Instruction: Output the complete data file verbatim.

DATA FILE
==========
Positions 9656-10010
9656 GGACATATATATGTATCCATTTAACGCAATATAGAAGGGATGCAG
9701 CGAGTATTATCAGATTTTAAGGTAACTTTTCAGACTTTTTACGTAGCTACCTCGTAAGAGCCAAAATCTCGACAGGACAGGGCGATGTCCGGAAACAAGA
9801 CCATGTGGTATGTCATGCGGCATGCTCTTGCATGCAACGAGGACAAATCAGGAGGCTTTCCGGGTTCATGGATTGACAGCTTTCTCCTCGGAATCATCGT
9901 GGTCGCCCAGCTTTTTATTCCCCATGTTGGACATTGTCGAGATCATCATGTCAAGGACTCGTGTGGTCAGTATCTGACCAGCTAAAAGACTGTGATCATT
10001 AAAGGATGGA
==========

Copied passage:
Positions 9656-10010
9656 GGACATATATATGTATCCATTTAACGCAATATAGAAGGGATGCAG
9701 CGAGTATTATCAGATTTTAAGGTAACTTTTCAGACTTTTTACGTAGCTACCTCGTAAGAGCCAAAATCTCGACAGGACAGGGCGATGTCCGGAAACAAGA
9801 CCATGTGGTATGTCATGCGGCATGCTCTTGCATGCAACGAGGACAAATCAGGAGGCTTTCCGGGTTCATGGATTGACAGCTTTCTCCTCGGAATCATCGT
9901 GGTCGCCCAGCTTTTTATTCCCCATGTTGGACATTGTCGAGATCATCATGTCAAGGACTCGTGTGGTCAGTATCTGACCAGCTAAAAGACTGTGATCATT
10001 AAAGGATGGA